WORKING AT HOME-OVERCOME THE OVERWHELM
Overcome The Overwhelm Of Working From Home– How to Make a Successful Transition
Change can be difficult especially if it’s unexpected. Many of us had one of those significant unexpected changes recently when our work environment shifted from the board room to a desk in the spare room.
There wasn’t a road map provided to help us maneuver through this new winding road. There was just an email with a heading that went something like, “Welcome to the new normal. If you can work from home, you will be working from home.”
So we took it upon ourselves to create our new normal while maintaining a semi-normal workflow and the same level of productivity.
It wasn’t necessarily easy but there were a few things that helped us make the transition easier. In order to make working from home actually work for us, we followed a few of the following tips. Hopefully, these tips will help you as well.
Tips For Working From Home
To be productive and actually get work done, we recommend the following:
- The first and most important thing you can do is to set up a dedicated workspace. If you want to actually get work done, you’ll have to have a home office or at least a workspace that includes a desk or table at which to work. I wrote an article recently outlining what you will need to set up a complete home office.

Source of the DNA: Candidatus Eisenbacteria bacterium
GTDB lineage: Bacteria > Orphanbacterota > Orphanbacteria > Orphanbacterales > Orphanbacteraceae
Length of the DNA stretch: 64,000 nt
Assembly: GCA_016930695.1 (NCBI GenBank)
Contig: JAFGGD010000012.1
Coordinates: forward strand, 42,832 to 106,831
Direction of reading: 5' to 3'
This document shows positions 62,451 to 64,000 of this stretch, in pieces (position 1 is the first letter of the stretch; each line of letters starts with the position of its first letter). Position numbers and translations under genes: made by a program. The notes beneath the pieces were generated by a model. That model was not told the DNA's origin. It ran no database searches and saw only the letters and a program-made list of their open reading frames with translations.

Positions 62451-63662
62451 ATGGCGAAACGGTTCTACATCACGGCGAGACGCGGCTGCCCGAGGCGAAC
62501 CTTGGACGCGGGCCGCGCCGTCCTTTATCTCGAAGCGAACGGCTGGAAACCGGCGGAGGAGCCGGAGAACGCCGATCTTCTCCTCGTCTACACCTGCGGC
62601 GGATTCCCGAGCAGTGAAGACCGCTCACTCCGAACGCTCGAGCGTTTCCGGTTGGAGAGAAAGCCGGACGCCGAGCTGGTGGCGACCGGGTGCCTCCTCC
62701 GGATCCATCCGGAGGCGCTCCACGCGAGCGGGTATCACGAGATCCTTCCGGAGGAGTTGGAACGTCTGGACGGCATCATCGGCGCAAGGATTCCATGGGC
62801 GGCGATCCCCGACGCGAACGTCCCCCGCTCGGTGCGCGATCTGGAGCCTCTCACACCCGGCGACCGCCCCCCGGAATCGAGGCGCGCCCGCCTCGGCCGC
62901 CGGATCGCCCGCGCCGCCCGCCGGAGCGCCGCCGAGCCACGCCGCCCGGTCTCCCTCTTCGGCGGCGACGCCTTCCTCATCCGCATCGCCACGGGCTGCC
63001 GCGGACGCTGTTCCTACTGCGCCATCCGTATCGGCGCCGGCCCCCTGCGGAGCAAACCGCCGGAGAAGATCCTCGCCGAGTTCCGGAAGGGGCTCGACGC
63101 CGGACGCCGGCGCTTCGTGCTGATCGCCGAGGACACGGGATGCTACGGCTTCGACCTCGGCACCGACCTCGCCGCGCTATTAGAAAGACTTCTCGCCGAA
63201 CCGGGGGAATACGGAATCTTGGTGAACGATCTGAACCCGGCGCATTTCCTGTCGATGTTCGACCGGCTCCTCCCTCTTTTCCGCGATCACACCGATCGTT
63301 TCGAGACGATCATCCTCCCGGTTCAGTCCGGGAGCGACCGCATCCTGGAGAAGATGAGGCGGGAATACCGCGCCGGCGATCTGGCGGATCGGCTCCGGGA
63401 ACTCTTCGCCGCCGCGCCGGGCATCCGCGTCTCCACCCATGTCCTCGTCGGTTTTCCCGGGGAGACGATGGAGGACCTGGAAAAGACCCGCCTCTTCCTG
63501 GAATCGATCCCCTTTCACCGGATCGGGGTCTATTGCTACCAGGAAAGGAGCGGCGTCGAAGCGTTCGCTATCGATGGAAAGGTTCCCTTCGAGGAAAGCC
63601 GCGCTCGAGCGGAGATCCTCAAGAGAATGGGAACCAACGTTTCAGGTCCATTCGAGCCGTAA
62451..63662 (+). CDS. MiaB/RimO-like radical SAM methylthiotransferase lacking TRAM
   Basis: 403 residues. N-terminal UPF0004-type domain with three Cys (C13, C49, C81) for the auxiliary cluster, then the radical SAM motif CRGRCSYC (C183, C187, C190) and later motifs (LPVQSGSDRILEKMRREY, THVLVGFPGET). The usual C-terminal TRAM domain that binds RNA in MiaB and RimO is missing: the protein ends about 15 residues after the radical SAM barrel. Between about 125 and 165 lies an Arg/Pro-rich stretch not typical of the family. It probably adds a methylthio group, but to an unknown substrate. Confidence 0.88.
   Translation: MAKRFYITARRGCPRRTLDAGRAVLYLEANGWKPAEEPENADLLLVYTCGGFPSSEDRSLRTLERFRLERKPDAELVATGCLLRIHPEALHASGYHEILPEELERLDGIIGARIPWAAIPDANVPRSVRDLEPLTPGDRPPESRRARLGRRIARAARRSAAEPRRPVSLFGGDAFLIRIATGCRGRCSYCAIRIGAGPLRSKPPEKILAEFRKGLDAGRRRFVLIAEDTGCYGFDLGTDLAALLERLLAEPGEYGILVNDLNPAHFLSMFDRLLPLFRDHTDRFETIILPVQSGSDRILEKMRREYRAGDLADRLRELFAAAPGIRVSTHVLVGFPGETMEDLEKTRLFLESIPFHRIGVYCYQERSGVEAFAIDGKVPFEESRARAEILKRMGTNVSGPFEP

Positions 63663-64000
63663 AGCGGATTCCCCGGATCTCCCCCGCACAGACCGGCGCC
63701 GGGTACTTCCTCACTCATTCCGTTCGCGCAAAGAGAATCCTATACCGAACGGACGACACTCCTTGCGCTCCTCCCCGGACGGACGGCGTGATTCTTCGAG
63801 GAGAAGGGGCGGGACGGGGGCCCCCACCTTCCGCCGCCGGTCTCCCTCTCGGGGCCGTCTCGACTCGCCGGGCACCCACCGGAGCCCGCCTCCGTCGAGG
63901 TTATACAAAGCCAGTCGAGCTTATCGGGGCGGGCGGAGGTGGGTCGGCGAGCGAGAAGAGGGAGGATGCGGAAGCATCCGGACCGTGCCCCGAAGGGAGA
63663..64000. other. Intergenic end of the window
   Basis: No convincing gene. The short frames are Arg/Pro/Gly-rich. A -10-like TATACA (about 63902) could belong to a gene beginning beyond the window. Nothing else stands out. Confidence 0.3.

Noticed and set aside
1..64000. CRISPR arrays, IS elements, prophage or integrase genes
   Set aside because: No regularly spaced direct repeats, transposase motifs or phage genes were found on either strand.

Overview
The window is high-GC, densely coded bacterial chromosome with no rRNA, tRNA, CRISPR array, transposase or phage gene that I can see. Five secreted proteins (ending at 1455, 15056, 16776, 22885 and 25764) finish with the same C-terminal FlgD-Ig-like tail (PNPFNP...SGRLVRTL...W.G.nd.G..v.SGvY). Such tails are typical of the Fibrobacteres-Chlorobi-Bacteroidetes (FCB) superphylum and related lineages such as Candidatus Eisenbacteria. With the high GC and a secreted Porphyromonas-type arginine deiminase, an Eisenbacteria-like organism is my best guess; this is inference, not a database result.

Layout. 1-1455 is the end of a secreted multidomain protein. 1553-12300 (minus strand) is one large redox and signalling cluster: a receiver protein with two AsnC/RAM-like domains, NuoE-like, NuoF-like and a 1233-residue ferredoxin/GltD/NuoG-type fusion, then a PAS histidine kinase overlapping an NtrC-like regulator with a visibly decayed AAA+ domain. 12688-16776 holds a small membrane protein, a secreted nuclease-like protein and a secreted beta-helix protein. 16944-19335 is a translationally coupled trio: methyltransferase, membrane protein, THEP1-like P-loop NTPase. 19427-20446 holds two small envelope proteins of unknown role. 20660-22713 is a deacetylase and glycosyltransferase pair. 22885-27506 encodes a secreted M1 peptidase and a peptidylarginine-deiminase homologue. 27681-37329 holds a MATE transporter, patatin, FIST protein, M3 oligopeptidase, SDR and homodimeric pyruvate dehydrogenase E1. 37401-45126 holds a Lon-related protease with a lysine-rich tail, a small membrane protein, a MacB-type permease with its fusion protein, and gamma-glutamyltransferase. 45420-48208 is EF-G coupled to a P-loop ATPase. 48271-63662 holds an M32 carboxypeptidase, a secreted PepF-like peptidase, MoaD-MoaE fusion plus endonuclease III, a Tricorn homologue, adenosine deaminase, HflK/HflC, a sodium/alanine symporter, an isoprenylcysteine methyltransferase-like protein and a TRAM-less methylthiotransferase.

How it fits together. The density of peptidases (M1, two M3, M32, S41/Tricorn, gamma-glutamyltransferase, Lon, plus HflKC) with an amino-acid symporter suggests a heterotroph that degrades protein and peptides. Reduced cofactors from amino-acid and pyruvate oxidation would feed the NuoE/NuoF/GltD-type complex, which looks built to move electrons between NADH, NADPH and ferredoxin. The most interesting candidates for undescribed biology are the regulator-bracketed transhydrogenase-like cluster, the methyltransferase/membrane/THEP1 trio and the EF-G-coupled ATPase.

- Secondly, follow a schedule. Technically, you may not have a boss keeping track of your time but it’s still best to have a set start time and a set end time. It’s actually very easy to overwork and let work-life boundaries get too blurry when you don’t leave work behind at the end of the day. Of course, on the opposite side of that coin, it’s also easy to get sidetracked with household duties or social media or children or a thousand other distractions and end up losing all sense of time and never get anything done.
- If you have children, it’s true that you may have to have a flexible schedule but still, try to have set hours even if those hours are not 8 hours in a row. The structure will be beneficial for you and for your family, believe me. I personally try to be up, showered, dressed, and at my desk by 8 am or earlier. I also try to not work more than 9 hours a day.
- Next on our to-do list, is to take breaks. Make sure to take breaks just like you would if you were in the office! It’s easy to get lost in paperwork and conference calls and just keep going non-stop. However, that’s also a sure-fire way to burn out and burn out quickly. Take time during the day to get up and walk around, preferably once in the morning and once in the afternoon. And schedule in at least a 30-minute lunch break in the middle of the day. My employees say that during breaks they go out and walk a few laps around their yards or one employee says she takes a nature hike and walks down to a creek in her back yard and back on her break. Now, unfortunately, most of us don’t have a creek to walk to but regardless, it’s good practice to leave your desk for a few minutes, get some fresh air, and get a different perspective on your day. You’ll be able to focus better and be more productive if you take short breaks. If you need to, set a timer and make sure you take a full 15-minute break. If your days are extremely stressful, you might consider taking 15-minutes of meditation and deep breathing.
- Set and follow company expectations. Unfortunately, it’s not a vacation so remember you’re on company time and you still following company policy. In the long run, it will make your life peaceful and help you maintain employment.